In fact, councils have very few specific obligations around buses, making them an easy target for councils as the cuts bite.

There are specific things they legally have to do, for example provide transport for children otherwise unable to get to school.

They also have to make sure there are concessionary fares for older and disabled people. Although this is partly funded by central government, the grant has been falling, leaving councils to make up the difference.

But other than that, they are not obliged to fund buses and ensure everyone has access to them.

What do councils have to do?

It’s possible a council could be challenged in the courts under equality legislation if it could be shown to be disproportionately restricting certain groups of people.

But legal guidance suggests it would be difficult to challenge a council if it could show it had assessed the needs of a local area and the impact of removing a bus service, particularly on elderly and disabled people.

If after this assessment, councils decide they need to make cuts because of a lack of funds, this would be likely to be legal.

But councils can’t let bus cuts leave a community that needs transport with no transport service at all.

And in some areas, councils have used community transport services – often minibuses driven by volunteers – to fill the gaps.

There could be other reasons for the fall in passenger numbers, though.

For the past couple of years, passenger numbers have also been falling in London, despite its relative protection from cuts.

Mayor Sadiq Khan has suggested this could be driven by fewer people going out, as Netflix and Deliveroo make staying at home easier and more tempting.”

https://www.bbc.co.uk/news/uk-46524510

Positive ageing

“At the Centre for Ageing Better, we often say that the UK is experiencing a social revolution. People now live much longer than their parents and grandparents did. A child born today has a one in three chance of living to the age of 100 – the advances we’ve seen in longevity are truly incredible.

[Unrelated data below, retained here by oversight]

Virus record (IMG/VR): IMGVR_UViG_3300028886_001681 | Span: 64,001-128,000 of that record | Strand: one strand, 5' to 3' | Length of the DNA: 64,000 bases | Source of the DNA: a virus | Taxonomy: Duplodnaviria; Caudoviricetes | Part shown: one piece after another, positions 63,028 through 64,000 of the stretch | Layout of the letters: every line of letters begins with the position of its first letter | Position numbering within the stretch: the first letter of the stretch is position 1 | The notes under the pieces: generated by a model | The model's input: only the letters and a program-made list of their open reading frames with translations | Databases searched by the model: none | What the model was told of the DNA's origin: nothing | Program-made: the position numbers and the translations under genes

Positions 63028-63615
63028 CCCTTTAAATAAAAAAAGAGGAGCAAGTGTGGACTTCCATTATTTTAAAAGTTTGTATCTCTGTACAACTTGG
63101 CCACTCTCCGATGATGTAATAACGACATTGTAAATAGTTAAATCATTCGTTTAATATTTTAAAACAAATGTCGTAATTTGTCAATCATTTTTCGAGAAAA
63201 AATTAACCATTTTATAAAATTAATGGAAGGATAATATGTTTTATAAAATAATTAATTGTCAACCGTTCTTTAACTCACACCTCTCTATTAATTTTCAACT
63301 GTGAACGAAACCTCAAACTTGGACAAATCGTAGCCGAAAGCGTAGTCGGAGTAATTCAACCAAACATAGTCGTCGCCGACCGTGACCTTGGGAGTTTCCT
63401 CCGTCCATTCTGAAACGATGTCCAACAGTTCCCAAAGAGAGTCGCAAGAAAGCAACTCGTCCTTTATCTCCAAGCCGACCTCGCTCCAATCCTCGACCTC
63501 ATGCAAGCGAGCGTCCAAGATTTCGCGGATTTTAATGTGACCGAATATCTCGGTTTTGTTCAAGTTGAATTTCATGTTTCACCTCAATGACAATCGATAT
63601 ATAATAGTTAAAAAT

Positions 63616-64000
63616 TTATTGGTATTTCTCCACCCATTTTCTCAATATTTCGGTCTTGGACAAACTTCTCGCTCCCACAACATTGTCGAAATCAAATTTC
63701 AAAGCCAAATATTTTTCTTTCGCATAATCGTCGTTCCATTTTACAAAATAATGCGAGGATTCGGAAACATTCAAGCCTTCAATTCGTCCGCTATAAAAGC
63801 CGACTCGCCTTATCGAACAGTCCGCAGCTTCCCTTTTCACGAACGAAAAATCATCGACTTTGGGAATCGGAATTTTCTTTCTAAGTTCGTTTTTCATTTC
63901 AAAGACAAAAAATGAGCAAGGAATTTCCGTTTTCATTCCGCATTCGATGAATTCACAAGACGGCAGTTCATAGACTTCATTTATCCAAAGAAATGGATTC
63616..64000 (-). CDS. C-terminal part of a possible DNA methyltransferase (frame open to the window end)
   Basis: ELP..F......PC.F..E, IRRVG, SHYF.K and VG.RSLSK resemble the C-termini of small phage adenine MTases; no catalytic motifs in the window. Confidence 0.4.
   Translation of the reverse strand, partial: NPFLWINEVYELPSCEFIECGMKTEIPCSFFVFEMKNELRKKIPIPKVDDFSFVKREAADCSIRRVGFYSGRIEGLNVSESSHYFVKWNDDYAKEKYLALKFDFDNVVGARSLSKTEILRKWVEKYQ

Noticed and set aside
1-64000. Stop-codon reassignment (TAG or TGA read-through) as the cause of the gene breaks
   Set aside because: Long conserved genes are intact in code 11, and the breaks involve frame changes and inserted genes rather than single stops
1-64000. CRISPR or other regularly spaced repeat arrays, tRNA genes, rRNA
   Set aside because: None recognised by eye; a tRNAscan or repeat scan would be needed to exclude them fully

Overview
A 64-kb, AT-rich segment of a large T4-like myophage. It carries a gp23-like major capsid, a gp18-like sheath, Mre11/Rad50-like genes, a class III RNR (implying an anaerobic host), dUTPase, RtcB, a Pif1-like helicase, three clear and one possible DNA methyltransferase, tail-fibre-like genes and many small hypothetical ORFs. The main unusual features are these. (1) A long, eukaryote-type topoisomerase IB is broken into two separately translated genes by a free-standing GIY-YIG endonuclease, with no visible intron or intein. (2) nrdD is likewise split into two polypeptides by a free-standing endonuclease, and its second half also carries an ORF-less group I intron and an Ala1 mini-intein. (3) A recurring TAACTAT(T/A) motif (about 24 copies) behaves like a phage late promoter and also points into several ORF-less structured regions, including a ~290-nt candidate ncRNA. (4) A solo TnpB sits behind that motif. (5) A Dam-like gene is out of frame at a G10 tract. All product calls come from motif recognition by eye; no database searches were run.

The problem is, when we talk about the ‘challenges’ of an ageing population, we make it easy to fall in to the trap of focusing on just the problems – such as rising pension and health care costs – and forgetting about the immense opportunity of living longer lives.

For me, it’s important to remember that people in later life contribute massively to the economy – in the UK, there are over 10m over-50s in the workplace. The gross income of households with an individual aged 50+ amounted to 47% of total UK household income in 2014/15. Older people also contribute hugely to society; one in five people aged 50–64 in the UK are carers and around two-thirds of this age cohort make some form of contribution to their communities.

However, too many people are missing out on a good later life. Around 1.8 million households headed by someone aged 50 to State Pension Age are struggling to maintain their living standards and save for retirement. Many people would like to move to a more age-friendly home, but find there isn’t anything suitable near to where they live and are connected to their communities. And while we are living longer, the number of years we can expect to have good health as we age varies greatly depending on where in the country we live.

We need action to respond to and plan for this demographic change across public and private sectors.

Housing – We need more affordable and attractive ways of adapting and improving our homes. Every new home built should be ‘age-proof’ – adaptable and accessible, whatever people’s ages or abilities.